The European Space Agency (ESA) has released a new online mapping tool that shows the level of nitrogen dioxide pollution around the world. The data comes from the Copernicus Sentinel-5P (S5P) satellite, which was launched in 2017 to measure air pollutants globally using its Tropomi instrument. This online portal is released as part of the wider S5P Product Algorithm (S5P-PAL) project.
Nitrogen dioxide is a pollutant that results from vehicles, various industrial facilities, and power plants. When in the atmosphere, this pollutant puts human respiratory health at risk, making it a public health concern. Now anyone can view the levels of this pollutant where they live using the ESA’s related mapping tool located on its website here.
This is the first of multiple mapping products that will be released to publicly showcase data from the Sentinel-5P satellite, according to the space agency. Teams are currently working on developing a map that shows the global levels of carbon monoxide, for example; there are also other functions planned for the map like being able to select a specific region.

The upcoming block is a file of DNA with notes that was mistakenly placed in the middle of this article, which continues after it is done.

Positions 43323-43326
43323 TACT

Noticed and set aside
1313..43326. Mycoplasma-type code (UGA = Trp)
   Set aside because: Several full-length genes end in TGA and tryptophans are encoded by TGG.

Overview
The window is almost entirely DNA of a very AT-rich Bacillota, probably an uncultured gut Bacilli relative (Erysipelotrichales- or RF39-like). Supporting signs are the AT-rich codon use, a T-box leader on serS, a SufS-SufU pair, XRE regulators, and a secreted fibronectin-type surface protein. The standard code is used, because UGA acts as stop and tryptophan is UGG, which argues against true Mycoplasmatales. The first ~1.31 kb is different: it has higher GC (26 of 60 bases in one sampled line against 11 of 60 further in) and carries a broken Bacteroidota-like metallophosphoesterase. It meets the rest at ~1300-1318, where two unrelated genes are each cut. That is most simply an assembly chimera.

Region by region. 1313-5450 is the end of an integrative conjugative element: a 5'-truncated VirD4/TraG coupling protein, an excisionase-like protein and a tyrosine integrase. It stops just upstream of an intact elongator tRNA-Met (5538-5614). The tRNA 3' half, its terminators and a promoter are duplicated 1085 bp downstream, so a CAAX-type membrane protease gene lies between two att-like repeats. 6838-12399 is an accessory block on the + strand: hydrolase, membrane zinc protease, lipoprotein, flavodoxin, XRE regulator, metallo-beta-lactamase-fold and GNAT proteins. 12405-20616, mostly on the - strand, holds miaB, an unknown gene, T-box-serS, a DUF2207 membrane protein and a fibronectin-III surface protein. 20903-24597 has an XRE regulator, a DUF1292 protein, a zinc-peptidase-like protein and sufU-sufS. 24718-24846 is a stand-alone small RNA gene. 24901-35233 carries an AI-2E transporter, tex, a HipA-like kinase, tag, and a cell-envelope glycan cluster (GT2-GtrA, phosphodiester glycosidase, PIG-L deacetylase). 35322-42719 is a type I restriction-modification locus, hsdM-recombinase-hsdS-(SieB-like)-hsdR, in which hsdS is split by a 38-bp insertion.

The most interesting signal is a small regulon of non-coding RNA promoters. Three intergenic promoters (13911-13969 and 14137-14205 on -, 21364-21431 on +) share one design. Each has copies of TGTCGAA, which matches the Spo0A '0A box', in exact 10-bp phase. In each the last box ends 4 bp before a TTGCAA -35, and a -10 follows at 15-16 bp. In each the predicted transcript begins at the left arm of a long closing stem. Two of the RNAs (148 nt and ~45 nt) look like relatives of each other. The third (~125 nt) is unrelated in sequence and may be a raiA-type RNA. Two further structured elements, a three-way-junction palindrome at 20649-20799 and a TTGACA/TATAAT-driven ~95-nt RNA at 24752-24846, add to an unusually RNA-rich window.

In the case of this current map, the ESA says that users are shown the average nitrogen dioxide pollutant concentrations for the region from the past 14 days. This reveals how the pollutant levels change over time with concentration levels for entire countries, broad regions, and narrowed locations like counties and cities.
Of note, the space agency points out that the changes in pollutant levels as a result of COVID-19 lockdowns are apparent in this map, highlighting the ‘drastic reductions’ experienced in cities around the world. The public will be able to compare this with future data as cities reopen and traffic increases.